As I was bent over, hands on knees, watching that little show, other trail walkers passed by, giving me a wide berth. One kind soul inquired if I was OK and, being told that I was watching something, quickly departed. Not one passer-by asked what I found to be so interesting. Hmmm.

Above the tram on lower Gold Ridge on a foggy day, we found the frog orchids blooming. When we started back down the trail, a huge porcupine shuffled aside to let us pass and then moved a foot or two more into denser vegetation. Clearly it was not much worried by our presence and just wanted to have its lunch undisturbed.

On the Horse Tram Trail, toadlets from the big Amalga diaspora were still crossing the lower part of the trail in early August. I even found an extremely small one (less than 1 cm long) at the top of the hill, far from where most of the dispersers were observed.  It was accompanied by a grown-up toad about two inches long, an unusual association and presumably temporary.

Along that trail, some of the bunchberries had been chewed—something had left deep divots in the fruit, exposing what remained of the white interior. Slugs are the suspected perpetrators. But one day I found a little green caterpillar chewing on the red outer skin of the fruit, so there could be more than one nibbler involved.

Photo by Mary Willson

That observation made me think about larger consumers of bunchberries: What about vertebrates? The fruits are edible (if not especially tasty), and many kinds of vertebrates in other places are known to eat the berries. The list of vertebrate consumers is long, including grouse, thrushes, vireos, and sparrows, as well as black bears, marten, rabbits and hares, and rodents. Most of these critters would digest the fruit pulp and disperse the two small seeds inside each fruit. But what happens here? Some of the consumers on that list live here, but somehow, so far, I haven’t seen evidence of much vertebrate activity on bunchberry.

In early August, near Crystal Lake in the Valley, I was checking out the status of high-bush cranberry crops, which were just starting to ripen. Along came a German couple, exploring some Juneau trails on the multi-year adventure of sailing all over the world. They asked what I was doing, which led to a long chat on various topics. As we talked, a big dragonfly known as a blue darner came in, appearing to be very interested in us. It stayed with us for a long time, perched on our caps, our shoulders, our hands, and seemed quite happy to have its photo taken at close range. We all had fun with him, but I still wonder what he thought he was doing!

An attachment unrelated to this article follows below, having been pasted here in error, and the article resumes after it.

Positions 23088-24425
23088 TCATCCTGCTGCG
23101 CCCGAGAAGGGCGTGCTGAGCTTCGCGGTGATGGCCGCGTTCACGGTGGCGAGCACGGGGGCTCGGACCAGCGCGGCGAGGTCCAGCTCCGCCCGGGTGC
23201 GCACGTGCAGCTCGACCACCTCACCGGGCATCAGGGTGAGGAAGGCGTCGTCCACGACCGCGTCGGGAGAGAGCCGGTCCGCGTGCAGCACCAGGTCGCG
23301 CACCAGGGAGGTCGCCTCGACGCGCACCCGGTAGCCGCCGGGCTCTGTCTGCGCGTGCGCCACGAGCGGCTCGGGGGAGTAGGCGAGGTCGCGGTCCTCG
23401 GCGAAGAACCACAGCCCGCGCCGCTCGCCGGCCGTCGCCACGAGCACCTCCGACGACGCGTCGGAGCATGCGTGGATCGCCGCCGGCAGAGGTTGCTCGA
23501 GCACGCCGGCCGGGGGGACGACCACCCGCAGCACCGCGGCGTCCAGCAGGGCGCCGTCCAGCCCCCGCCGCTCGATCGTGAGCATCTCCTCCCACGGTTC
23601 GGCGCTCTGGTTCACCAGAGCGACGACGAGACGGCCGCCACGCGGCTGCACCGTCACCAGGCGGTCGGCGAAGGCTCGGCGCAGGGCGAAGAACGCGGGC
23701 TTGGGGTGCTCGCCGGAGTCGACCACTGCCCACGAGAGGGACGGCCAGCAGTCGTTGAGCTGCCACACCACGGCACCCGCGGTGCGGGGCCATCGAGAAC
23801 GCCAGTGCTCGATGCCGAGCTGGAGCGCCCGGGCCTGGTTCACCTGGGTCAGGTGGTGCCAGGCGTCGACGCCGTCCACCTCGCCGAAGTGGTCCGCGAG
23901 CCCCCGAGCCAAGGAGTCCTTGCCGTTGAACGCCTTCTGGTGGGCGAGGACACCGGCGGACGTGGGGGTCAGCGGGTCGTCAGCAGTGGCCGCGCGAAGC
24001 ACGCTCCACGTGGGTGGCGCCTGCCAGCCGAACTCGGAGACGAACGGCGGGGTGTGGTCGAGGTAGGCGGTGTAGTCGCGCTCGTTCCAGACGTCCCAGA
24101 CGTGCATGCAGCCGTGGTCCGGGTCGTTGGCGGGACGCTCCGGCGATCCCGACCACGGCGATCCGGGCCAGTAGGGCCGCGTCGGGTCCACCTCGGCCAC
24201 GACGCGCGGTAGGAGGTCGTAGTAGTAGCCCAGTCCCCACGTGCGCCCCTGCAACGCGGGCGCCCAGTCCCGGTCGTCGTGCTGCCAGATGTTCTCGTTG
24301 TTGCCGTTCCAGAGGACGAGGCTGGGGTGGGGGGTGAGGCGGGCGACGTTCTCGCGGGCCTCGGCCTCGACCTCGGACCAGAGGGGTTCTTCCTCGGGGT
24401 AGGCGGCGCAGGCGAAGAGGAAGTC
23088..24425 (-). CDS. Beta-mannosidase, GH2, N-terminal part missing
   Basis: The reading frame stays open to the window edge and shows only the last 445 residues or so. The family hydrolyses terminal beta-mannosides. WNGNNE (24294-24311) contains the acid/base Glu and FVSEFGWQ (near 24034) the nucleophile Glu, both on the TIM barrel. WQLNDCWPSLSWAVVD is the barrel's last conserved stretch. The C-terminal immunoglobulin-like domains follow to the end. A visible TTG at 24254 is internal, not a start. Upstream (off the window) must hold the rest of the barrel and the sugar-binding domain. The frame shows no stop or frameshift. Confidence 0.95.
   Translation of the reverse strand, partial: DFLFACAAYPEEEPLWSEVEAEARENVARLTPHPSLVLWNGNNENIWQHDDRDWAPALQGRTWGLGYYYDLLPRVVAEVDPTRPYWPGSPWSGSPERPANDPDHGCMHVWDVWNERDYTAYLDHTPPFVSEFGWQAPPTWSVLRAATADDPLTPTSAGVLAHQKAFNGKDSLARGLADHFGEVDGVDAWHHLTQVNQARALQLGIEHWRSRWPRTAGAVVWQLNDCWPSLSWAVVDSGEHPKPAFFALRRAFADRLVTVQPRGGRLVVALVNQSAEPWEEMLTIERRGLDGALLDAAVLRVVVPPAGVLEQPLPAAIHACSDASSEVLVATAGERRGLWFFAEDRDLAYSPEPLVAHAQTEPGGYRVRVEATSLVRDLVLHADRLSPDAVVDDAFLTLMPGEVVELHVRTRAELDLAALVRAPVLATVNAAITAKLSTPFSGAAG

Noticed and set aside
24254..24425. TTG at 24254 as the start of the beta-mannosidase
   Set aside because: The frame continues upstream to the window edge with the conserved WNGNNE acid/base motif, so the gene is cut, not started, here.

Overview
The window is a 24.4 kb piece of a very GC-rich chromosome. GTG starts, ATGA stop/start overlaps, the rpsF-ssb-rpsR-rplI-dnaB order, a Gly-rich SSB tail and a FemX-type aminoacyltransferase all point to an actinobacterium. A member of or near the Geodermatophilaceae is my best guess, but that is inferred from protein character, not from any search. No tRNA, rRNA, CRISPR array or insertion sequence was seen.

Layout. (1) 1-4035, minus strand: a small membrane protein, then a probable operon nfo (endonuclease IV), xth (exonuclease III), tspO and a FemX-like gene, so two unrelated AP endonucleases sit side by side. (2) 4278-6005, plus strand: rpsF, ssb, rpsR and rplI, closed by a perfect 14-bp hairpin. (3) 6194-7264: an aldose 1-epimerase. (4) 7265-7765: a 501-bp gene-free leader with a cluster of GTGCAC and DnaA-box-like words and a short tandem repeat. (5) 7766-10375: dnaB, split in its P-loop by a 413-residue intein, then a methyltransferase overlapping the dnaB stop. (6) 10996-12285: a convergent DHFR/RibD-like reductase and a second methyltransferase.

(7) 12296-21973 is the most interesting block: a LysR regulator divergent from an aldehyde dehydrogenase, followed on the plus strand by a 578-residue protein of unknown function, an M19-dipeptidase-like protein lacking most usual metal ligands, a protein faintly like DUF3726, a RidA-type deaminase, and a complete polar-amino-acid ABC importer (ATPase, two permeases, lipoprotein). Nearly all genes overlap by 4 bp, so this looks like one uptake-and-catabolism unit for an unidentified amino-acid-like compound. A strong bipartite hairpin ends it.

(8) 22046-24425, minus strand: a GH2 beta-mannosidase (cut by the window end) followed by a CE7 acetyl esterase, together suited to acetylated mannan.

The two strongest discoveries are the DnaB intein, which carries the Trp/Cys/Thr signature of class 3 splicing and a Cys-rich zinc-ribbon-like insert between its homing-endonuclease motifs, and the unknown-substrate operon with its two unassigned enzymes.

Photo by Mary Willson

Meanwhile, back at the ranch, I’ve been enjoying the numerous chickadees that throng the seed feeder over the pond—when the big blue bullies aren’t hogging it. A few juncos are here too, including some portly juveniles from midsummer broods.

Beavers

family-oriented rodents

Beavers (Castor canadensis) live in monogamous pairs (unusual for mammals) with their offspring. There may be several kits of the year plus some one- or two-year olds. Mating occurs in winter, gestation lasts about three months, and kits are born furry and active. They may nurse mother’s milk for a month or so but start eating solid food at an early age. Both parents and the older offspring help take care of the kits, who soon start swimming with the others to find food and observe the repair of dams. Offspring stay with their parents for two or three years before dispersing to find a mate and start their own family. Some have been known to disperse for many miles, including in salt water.

Each family is territorial, claiming a space and defending it against other beavers. Intruding beavers may be treated aggressively, but scent mounds at the water’s edge are used to announce ownership and warn off strangers. The mounds are built of vegetative debris and mud, anointed with urine that isscented by two kinds of glands that secrete oily stuff into the urine just before it leaves the body. Every beaver has its own combination of scents, permitting identification of individuals. Scents on the mound may be renewed frequently, especially if strange beavers are known to be wandering nearby.

Each family typically has one lodge, although sometimes additional simple burrows are used (for example, the male of a pair may move out, temporarily, while the young are being born). Lodges are constructed out of a pile of sticks in the middle of a lake or pond or modified bank-burrows with added sticks on top and near the entrance. A lodge commonly has an underwater entrance leading up to a platform used for drying off and then up to a living chamber, often floored with soft, dry vegetation. The sides of a lodge are usually plastered with mud, inside and out, and there’s a vent at the top (where hoar frost may develop in winter). Lodges in northern regions are quite well insulated, capable of keeping the inside temperatures near freezing even when outside temperatures plunge to minus thirty or forty degrees F.

Dams are built to create ponds deep enough that they don’t freeze to the bottom. They are built of sticks, mud, and vegetation. All members of the family work on building and on repairing breaches in the dam. In flat country, dams can be many meters long; in steep canyons, they can be over five meters high.In addition, sometimes beavers dig canals from the home pond out into the surrounding wooded area; this facilitates dragging branches from the woods back to the pond.

Trailcam photo
Photo by Jos Bakker